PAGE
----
Commentaries - March 2013

Translating Cavafy: Eros, memory, and art

C.P. Cavafy
C.P. Cavafy (Cavafy archive)

“Just the place to bury a crock of gold,” said Sebastian. “I should like to bury something precious in every place where I've been happy and then, when I was old and ugly and miserable, I could come back and dig it up and remember.”  — Evelyn Waugh, Brideshead Revisited

I wanted to draw out George Economou on the task of translating Cavafy as he was finishing up an extended project to be released, by coincidence, in the poet’s sesquicentennial year. I began by asking him to describe that project. (To conserve space, many of my subsequent questions are elided; they are implicit in George’s discursive responses.)

Economou: My current project consists of 162 poems, the 154 “Collected” or “Published” poems, seven poems from the group known as the “Unpublished” poems, and one poem from the “Repudiated Poems,” i.e., early poems that Cavafy withheld from publication. The title is Complete Plus, The Poems of C. P. Cavafy in English, to be published by Shearsman in early 2013.

Thomas McEvilley (July 13, 1939 – March 2, 2013)

Dec, 15, 2011 at M/E/A/N/I/N/G launch. Photo © Lawrence Schwartzwald (No reproduction without express permission)

Outsider poems, a mini-anthology in progress (52): Essie Parish in New York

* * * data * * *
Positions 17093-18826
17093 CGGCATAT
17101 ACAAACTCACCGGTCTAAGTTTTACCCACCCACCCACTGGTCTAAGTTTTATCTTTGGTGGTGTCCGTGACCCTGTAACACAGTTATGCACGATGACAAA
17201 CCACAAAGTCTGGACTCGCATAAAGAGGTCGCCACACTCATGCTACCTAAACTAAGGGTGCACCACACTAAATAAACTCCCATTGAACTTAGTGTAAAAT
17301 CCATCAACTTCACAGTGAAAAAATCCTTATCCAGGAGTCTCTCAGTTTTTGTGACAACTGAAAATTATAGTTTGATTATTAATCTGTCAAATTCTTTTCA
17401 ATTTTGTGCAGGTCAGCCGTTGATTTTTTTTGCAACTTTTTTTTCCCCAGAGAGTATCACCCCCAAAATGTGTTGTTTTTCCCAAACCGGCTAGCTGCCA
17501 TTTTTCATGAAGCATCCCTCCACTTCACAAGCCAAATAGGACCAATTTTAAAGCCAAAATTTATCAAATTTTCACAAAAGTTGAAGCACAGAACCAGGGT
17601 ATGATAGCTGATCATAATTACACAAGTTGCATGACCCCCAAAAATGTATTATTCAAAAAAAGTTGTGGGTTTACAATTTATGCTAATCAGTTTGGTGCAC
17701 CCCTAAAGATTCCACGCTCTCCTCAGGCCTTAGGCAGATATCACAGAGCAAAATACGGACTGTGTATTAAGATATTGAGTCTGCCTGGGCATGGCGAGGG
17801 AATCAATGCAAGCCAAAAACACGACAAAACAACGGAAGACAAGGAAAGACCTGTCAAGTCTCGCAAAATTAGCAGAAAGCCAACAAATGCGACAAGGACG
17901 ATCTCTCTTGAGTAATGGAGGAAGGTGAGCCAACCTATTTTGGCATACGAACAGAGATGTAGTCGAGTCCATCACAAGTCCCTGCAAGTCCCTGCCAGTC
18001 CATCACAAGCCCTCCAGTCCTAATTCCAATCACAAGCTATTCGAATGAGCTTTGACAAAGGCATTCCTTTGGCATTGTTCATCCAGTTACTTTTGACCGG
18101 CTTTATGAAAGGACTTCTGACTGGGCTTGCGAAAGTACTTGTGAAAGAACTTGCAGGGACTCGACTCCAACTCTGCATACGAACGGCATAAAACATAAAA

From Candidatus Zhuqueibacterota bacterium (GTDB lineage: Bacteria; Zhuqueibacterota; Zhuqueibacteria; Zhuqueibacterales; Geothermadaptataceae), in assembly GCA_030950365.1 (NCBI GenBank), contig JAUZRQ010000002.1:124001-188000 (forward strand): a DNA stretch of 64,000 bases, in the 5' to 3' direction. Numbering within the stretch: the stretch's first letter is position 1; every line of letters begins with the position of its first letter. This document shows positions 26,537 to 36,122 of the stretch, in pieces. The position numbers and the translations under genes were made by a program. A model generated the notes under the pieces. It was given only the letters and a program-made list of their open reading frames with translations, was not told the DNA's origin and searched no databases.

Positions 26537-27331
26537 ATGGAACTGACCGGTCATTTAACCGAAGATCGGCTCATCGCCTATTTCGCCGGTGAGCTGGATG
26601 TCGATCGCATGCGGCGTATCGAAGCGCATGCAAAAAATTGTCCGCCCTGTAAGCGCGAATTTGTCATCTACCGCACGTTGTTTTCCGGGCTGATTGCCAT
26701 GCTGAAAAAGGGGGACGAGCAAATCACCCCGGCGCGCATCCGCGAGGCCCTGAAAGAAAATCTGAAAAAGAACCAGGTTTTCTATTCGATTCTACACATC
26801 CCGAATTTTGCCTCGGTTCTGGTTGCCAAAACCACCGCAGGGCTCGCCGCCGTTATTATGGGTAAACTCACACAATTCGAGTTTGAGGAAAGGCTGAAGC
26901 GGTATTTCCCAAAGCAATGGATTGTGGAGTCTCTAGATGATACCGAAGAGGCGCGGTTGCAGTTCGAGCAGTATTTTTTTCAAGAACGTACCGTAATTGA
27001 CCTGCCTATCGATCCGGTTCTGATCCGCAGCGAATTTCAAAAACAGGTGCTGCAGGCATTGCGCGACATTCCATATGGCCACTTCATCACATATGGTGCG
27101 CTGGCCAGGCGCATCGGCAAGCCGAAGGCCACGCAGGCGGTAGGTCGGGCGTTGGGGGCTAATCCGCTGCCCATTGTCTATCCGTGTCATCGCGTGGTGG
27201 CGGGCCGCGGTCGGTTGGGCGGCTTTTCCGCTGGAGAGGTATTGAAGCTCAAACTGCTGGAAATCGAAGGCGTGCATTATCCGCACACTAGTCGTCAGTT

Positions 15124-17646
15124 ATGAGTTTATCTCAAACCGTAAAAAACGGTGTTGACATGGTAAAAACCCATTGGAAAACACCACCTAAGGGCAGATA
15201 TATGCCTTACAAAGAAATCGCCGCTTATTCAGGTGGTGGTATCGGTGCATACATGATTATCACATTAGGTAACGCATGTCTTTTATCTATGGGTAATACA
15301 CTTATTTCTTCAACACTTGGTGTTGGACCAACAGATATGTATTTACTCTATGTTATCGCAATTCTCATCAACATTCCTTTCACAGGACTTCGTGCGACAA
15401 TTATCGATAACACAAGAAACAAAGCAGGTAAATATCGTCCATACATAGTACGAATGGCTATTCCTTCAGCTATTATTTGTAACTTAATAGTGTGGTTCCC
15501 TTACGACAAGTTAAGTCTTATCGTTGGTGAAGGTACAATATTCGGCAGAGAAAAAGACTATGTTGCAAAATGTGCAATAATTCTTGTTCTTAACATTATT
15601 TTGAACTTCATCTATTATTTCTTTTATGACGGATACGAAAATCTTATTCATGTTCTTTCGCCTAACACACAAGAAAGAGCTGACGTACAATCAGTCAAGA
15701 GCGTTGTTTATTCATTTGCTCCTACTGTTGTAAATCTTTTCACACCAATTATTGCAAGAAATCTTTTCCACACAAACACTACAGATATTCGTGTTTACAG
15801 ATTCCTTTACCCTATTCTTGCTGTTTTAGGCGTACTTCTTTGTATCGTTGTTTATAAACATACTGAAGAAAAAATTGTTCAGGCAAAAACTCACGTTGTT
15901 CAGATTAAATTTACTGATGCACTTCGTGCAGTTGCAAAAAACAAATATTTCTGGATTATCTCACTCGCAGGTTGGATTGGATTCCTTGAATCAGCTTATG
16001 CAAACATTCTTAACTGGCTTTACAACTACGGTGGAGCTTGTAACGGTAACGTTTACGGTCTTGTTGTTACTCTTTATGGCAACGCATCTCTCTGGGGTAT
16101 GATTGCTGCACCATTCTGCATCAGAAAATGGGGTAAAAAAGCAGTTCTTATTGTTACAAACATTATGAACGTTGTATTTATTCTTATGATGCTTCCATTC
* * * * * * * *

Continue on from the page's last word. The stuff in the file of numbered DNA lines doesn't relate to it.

Transcription & reconstruction by George Quasha

It is a test you have to pass.
Then you can learn to heal
with the finger, said Essie
pointing over our heads:
I went thru every test on the way,
that's how come I'm a shaman.
Be careful on the journey, they said,
the journey to heaven. They warned me.
And so I went.
Thru the rolling hills
I walked and walked,
mountains and valleys, and rolling hills,
I walked and walked and walked –
you hear many things there
in those rolling hills and valleys,
and I walked and walked and walked
and walked and walked until
I came to a footbridge,

The poet's novel

Does it exist?

Proust, Woolf

The Poet’s Novel:  What is it?  Does it exist?

Let’s begin at the beginning, is there such a thing as a “Poet’s Novel”?  If so how would one begin to define the various forms this form takes?  In this commentary you’ll find a continuing exploration of this elusive form including: consideration of novels written by poets, conversations with poet’s who have written novels and with poets who are fascinated by particular novels by poets.  I will be asking questions such as: what are the qualities of prose which tend to be classified as those of a poet’s novel and why?  Why do poets turn to prose?  And within a body of any given writer’s work (one who writes both poetry and prose) what is the relationship between the two forms?  What purposes does prose fill which poetry perhaps does not?  Where do we distinguish a line between forms?  Does it matter? What of the verse novel? How does the poet arrive at the desire to write a novel and where to begin?

I began asking these questions when I noted long ago that various novels are indispensible to poets.